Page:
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15% of its global workforce will be let go

AMD has officially announced its financial results for Q3 2012. The company didn't do well with revenue of $1.27 billion, which is a 10% sequential decrease and a 25% decrease year-over-year. AMD reported a net loss of $157 million including a loss of $.21 per share. The operating loss for the quarter amounted to $131 million.

AMD is set to begin a restructuring plan designed to reduce its operating expenses and position the company to be more competitive in the future. AMD says that a "significant portion" of its restructuring plan will be implemented in Q4 of 2012 and will include a workforce reduction along with site consolidations.

The chipmaker expects the restructuring to providing operational savings of approximately $20 million in Q4 and approximately $190 million in 2013. AMD plans to reduce its global workforce by approximately 15% and is largely going to be completed in Q4. Previous reports have estimated that AMD would lay off, as much as 30% of its global workforce.

“Our restructuring efforts are decisive actions that position AMD to compete more effectively and improve our financial results,” said AMD CEO Rory Read.  “Reducing our workforce is a difficult, but necessary, step to take advantage of the eventual market recovery and capitalize on growth opportunities for our products outside of the traditional PC market.”

AMD reports that its computer solutions segment revenue decreased 11% sequentially and 28% year-over-year. AMD believes that the sequential decrease was driven by weak consumer demand for computers and other devices. AMD also saw difficulty with its graphics processor unit with revenue decreasing 14% sequentially due to low unit shipments to OEMs. Operating income for that division was only $18 million compared with $31 million in Q2 of 2012.

“The PC industry is going through a period of very significant change that is impacting both the ecosystem and AMD,” said Read.  “It is clear that the trends we knew would re-shape the industry are happening at a much faster pace than we anticipated. Our restructuring efforts are designed to simplify our product development cycles, reduce our breakeven point and enable us to fund differentiated product roadmaps and strategic breakaway opportunities.”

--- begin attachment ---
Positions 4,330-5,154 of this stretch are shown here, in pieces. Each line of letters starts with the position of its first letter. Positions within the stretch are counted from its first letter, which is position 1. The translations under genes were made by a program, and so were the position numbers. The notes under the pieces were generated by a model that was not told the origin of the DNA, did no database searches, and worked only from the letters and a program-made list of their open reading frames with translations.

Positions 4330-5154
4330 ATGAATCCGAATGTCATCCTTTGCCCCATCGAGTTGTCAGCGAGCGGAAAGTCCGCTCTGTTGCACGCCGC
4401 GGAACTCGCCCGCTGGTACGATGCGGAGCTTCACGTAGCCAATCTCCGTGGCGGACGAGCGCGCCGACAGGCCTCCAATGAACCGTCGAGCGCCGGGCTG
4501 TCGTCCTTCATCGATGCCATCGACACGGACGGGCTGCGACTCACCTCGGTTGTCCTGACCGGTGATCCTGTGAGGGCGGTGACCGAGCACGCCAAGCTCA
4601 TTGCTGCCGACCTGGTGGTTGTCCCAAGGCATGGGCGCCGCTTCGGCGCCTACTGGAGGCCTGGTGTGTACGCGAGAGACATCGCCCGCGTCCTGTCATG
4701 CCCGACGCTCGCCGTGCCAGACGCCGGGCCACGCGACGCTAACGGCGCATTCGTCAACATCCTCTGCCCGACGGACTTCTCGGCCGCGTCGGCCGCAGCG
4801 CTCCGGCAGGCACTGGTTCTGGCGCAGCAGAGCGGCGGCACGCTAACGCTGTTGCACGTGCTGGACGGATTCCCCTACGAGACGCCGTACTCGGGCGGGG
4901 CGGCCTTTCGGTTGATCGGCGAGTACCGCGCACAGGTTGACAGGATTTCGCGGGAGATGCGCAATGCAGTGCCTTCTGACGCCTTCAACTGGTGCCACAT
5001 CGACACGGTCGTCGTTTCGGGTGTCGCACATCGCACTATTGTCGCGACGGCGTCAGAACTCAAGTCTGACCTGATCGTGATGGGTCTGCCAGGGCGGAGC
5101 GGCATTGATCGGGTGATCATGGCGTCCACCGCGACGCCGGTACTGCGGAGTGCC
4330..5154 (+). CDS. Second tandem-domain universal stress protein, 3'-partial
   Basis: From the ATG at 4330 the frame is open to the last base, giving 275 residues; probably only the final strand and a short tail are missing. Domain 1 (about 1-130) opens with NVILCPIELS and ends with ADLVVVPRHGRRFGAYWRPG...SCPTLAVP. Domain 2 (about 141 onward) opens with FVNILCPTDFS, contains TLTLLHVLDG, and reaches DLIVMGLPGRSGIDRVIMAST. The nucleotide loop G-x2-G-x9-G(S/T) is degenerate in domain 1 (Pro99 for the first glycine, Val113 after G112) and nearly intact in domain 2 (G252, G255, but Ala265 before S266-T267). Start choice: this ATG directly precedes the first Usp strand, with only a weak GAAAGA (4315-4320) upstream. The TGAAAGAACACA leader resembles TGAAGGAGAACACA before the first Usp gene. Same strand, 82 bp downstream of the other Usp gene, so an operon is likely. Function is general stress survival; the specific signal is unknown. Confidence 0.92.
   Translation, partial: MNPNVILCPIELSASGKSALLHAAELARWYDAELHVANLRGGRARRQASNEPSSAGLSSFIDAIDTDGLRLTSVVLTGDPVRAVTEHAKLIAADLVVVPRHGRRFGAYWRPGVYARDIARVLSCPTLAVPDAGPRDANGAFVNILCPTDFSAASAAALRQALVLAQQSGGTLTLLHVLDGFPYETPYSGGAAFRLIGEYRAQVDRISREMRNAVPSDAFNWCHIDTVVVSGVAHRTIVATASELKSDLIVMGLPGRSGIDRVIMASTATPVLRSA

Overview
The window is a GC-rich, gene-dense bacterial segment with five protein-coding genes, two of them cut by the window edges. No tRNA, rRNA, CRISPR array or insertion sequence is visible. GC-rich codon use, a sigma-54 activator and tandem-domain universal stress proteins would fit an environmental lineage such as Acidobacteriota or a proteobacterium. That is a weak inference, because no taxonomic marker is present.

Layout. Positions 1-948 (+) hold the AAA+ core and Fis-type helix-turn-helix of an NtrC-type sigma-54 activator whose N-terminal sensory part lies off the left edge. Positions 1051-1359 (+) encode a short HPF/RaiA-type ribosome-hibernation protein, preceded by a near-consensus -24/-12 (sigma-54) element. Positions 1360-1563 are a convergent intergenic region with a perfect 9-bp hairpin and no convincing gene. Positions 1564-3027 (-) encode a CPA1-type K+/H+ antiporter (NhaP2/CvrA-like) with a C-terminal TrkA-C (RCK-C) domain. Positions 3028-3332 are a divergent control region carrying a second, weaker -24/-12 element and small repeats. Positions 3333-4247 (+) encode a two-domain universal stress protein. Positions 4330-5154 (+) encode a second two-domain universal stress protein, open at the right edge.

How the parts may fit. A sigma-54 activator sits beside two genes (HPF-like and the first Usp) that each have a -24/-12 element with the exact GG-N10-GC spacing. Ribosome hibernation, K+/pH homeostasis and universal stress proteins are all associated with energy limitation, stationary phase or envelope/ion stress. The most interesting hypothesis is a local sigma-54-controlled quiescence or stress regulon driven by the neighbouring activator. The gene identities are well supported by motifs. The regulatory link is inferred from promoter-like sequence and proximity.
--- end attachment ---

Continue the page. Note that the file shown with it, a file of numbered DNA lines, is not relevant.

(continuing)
Source: AMD



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At this Point
By Mathos on 10/19/2012 11:45:17 AM , Rating: 4
I'm starting to think the board has been intent on driving AMD into the ground since the Core2 came out. They refused to remove Hector Ruiz, when the company was bleeding out $300+ million every quarter for almost 2 years, while he did nothing to try and remedy it. They didn't finally get rid of him until the decision to spin off Global Foundries happened, and he's in charge of that now. At which point Dirk Meyer stepped in, brought the company back into the black in a fairly short time. The stocks were at almost $1 when he took over, and they got back up to 8ish I think before they canned him. He also got both CPU and GPU divisions executing on a good time schedule. Better yet, they got rid of him for "not doing what they thought was in the best interests for the shareholder".

I'm kinda confused about how the current downward spiral ever since Rory Reed took over is in the best interest of the shareholders? This is a classic example of exactly why you don't put a business or non engineering/tech based executive in charge of a company like this. The reason Intel is so well lead, is because Otellini is because he's been with the company since 74, and had been general manager over their microprocessor group for some time before moving up. Which means he knows his people well, and what they are capable of. Reed on the other hand is a good example of corporate management mentality douche baggery.




RE: At this Point
By geddarkstorm on 10/19/2012 1:11:17 PM , Rating: 2
Interesting analysis. We've seen this sort of behavior drive previously great companies into the ground before. I really hate seeing AMD get subjected to such madness...


RE: At this Point
By wislam on 10/23/2012 7:09:18 PM , Rating: 2
Although quite late to reply, I just signed up to say I also pretty much agree with this.

I've only some-what recently started following Intel and AMD closely so can't say how AMD performed under each CEO.

But something I've come to realise is that when shareholders are driving a company, it will only result in its downfall as the fat cat shareholders are only interested in milking a company for money until they move to a different company. Thus, they're not the least bit interested in the company itself or what products it makes or its innovation, rather only how much it will pay out to them.

Thus, I think one of the key things Apple (and Steve Jobs) did to become innovators again was to cut of the shareholders and stop paying dividends.
i.e. it was largely Steve Jobs who dictated the terms over the shareholders.


"There is a single light of science, and to brighten it anywhere is to brighten it everywhere." -- Isaac Asimov














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